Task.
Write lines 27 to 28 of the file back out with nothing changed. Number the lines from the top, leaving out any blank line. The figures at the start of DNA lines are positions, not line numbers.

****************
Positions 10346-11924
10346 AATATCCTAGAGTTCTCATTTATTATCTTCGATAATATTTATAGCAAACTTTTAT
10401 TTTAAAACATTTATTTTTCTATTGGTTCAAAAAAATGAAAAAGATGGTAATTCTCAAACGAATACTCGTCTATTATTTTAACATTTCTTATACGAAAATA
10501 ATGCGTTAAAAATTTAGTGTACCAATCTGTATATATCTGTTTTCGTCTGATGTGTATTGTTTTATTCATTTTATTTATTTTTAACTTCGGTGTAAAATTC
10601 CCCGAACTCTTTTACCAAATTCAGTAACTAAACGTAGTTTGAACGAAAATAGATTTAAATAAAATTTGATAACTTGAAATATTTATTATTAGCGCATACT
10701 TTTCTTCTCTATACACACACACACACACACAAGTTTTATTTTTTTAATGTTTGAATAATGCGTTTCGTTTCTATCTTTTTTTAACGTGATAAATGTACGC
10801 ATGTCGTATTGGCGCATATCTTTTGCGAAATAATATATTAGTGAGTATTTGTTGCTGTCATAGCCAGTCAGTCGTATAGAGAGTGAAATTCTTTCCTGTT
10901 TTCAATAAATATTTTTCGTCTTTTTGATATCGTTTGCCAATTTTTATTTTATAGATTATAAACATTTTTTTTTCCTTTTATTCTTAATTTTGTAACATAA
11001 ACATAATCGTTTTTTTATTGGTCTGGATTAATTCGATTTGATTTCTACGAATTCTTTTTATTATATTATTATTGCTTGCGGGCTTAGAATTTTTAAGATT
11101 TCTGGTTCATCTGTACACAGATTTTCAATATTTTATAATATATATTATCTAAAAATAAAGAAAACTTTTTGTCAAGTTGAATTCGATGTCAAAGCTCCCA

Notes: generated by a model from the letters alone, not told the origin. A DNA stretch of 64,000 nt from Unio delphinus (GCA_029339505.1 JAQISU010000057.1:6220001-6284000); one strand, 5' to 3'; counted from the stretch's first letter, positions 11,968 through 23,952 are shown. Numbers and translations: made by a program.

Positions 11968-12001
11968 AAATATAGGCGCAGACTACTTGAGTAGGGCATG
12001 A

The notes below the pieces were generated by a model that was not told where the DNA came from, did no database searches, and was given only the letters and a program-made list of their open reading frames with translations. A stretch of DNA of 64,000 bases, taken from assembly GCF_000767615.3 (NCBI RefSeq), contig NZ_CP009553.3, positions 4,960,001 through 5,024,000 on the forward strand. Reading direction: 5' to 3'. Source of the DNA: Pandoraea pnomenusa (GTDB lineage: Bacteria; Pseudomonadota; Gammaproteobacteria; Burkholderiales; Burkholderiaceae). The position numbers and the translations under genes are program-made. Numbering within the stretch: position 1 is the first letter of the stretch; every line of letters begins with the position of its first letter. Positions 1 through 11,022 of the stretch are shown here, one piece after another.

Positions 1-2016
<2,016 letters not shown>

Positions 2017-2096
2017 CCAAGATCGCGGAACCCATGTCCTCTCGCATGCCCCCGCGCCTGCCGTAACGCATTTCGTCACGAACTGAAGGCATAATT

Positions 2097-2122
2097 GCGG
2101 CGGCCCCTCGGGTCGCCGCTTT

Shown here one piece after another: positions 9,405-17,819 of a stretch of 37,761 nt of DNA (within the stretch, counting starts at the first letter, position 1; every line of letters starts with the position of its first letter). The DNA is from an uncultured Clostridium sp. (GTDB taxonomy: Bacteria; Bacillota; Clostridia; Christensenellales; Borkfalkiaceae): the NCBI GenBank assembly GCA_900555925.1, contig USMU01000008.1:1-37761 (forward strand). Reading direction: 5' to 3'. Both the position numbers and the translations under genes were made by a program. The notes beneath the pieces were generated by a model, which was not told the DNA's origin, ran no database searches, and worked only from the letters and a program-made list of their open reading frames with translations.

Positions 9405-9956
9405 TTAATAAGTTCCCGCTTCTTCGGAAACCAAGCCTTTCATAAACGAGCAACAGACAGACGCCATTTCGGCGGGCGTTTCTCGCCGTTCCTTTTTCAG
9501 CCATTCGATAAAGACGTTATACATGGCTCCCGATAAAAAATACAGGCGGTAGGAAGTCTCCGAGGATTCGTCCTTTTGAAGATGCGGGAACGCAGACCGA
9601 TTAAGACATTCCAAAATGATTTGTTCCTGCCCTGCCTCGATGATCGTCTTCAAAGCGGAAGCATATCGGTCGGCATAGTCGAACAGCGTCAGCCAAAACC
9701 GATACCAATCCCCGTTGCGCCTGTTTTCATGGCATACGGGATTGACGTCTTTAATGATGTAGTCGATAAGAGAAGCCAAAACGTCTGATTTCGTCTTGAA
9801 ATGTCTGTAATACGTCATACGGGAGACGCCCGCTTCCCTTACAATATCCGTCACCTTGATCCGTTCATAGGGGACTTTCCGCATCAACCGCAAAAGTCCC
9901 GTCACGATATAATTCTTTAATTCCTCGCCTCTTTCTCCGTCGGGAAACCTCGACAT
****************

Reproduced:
9601 TTAAGACATTCCAAAATGATTTGTTCCTGCCCTGCCTCGATGATCGTCTTCAAAGCGGAAGCATATCGGTCGGCATAGTCGAACAGCGTCAGCCAAAACC
9701 GATACCAATCCCCGTTGCGCCTGTTTTCATGGCATACGGGATTGACGTCTTTAATGATGTAGTCGATAAGAGAAGCCAAAACGTCTGATTTCGTCTTGAA